September 8, 2014

One More in the Books

Serena Williams won her first Grand Slam championship in New York in 1999.

Fifteen years later she was hoisting Major trophy number eighteen, becoming only the fourth player in the Open Era -- man or woman -- to hit that mark.

Anticipation was high for this moment since last summer, when a fifth U.S. Open title brought her within a stone's throw of the milepost achieved by legends Chris Evert and Martina Navratilova a quarter century or longer ago. But while there may have been times this year when she showed she could be just as vulnerable as anyone on the biggest stages, perhaps we shouldn't be surprised that the long-time world #1, and arguably the most dominant player this century, got there eventually.

Serena's almost always the favorite at any tournament she enters -- on paper or not -- but players had gotten used to her bringing her best at the Slams. There was a stretch between early 2008 and mid-2011, in fact, where the only tournaments she won were Majors and year-end championships. Things changed a bit this year, though, and she was in danger of posting her first Major-free year -- of those in which she entered all four -- since 2001. After an easy win in Brisbane, she suffered her first career loss to Ana Ivanovic in the Australian Open fourth round; after her win in Rome, she was stunned early by upstart Garbiñe Muguruza in defense of her Roland Garros crown; and she failed to avenge her Dubai loss to Aliz&eactue; Cornet at the All England Club.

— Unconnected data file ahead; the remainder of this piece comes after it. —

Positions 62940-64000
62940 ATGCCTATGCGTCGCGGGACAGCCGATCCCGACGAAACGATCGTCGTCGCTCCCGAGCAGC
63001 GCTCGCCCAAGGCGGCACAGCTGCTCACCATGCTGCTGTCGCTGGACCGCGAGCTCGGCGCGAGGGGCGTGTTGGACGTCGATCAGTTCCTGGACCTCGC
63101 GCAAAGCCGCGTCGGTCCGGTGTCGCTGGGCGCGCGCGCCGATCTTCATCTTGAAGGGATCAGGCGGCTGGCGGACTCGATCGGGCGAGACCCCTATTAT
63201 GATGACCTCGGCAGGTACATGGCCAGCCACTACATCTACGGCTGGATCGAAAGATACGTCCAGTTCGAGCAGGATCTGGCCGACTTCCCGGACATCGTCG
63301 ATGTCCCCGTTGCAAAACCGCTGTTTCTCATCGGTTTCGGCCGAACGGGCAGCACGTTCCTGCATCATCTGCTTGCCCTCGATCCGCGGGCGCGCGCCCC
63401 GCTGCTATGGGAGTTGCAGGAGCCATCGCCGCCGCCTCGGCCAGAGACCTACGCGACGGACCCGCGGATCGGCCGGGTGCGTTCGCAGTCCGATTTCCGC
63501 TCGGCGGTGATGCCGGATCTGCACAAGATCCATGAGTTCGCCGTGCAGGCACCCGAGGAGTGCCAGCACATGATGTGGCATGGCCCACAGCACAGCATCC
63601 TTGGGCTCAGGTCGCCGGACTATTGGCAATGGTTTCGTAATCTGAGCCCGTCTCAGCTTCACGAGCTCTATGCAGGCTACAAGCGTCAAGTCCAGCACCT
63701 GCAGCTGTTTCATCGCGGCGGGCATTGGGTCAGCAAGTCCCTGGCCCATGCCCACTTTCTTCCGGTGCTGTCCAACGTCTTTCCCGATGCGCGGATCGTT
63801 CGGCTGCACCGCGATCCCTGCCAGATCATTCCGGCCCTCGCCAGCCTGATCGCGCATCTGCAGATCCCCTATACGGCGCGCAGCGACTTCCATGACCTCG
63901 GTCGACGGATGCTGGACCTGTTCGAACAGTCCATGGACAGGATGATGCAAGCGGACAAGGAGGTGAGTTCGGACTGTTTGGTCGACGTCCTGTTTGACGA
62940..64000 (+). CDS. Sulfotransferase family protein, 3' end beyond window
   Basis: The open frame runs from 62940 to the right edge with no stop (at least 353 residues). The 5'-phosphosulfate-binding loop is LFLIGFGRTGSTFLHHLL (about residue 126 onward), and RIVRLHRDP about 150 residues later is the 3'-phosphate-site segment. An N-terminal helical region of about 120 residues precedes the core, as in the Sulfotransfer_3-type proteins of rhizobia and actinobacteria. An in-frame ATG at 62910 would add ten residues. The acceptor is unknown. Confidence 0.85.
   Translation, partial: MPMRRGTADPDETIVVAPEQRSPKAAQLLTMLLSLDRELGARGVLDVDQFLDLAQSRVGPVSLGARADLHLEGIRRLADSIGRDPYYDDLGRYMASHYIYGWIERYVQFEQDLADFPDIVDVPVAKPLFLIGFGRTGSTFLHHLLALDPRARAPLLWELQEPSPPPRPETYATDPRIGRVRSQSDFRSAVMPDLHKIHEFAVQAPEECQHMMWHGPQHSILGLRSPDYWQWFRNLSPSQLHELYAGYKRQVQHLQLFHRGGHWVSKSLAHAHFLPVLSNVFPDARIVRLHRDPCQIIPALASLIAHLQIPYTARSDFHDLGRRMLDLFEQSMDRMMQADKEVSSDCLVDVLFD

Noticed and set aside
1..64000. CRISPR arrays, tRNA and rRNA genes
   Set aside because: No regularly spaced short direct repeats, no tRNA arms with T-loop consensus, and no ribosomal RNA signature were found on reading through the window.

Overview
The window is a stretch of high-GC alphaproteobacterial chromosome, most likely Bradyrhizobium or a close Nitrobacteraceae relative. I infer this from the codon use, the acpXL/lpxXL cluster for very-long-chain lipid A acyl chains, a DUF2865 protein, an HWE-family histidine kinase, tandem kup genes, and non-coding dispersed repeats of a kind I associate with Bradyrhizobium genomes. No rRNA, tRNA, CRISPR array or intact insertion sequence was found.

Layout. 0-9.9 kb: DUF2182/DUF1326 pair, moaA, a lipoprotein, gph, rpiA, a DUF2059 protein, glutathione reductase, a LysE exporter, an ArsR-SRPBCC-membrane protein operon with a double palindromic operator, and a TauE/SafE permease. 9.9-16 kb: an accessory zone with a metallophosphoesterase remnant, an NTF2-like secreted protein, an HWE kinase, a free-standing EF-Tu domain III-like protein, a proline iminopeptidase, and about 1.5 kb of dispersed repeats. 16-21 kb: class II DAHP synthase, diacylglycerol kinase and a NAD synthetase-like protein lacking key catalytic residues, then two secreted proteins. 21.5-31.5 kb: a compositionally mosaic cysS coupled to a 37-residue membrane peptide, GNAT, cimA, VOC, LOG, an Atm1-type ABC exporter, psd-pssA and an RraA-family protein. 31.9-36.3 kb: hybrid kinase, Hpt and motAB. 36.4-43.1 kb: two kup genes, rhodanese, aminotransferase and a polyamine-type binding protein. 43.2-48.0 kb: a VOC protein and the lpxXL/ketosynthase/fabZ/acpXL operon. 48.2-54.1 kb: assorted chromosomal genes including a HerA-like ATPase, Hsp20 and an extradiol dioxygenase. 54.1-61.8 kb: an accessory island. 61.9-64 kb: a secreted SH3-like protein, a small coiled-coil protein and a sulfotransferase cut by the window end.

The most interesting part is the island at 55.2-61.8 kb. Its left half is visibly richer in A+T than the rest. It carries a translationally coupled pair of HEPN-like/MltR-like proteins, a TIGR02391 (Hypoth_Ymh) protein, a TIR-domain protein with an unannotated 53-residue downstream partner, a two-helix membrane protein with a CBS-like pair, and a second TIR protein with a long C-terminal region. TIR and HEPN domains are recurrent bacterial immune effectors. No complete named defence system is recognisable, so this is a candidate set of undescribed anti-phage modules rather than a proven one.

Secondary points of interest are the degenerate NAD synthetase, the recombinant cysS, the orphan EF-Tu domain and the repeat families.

This year, somewhat uncharacteristically, it seemed a strong warm-up season was no indication of future results, so even with a 12-1 record since Wimbledon, Serena's prospects in Flushing Meadows were uncertain.

But Williams was able to regroup just in time. She began her New York campaign with some easy straight set wins, only facing her first real test in the quarterfinals when Flavia Pennetta ran off to a 3-0, two-break lead to start their match. But the task would be a little tougher in Sunday's final against a resurgent Caroline Wozniacki -- the 2009 runner-up was playing some of the best tennis of her career, taking out French Open champ Maria Sharapova in a gripping fourth round before totally demolishing thirteenth seed Sara Errani in the quarters. The former world #1 also took Serena to three sets in two matches over the summer, and having put together her best Major run in five years, she could have given Serena more than a little bit of trouble.

Serena, though, had other plans -- though the pair traded breaks early in the match, Williams was the aggressor from the start. She fired off fifteen winners in the first set compared to just one service ace from Wozniacki, and in the next actually cleaned up her game with twice as many winners as errors. She didn't allow a break opportunity in the second set and after just over an hour had wrapped up the win, officially making the U.S. Open her most successful Major.

Of course now the question becomes if and when Williams will match or surpass Steffi Graf's haul of twenty-two Slam singles titles. The way she played this fortnight, there's no reason to believe she can't get it done even next year. Still, plenty of others will be trying their best to start a record collection of their own -- but if Serena's performance in New York showed us anything, it's that she's not ready to go anywhere yet.

No comments: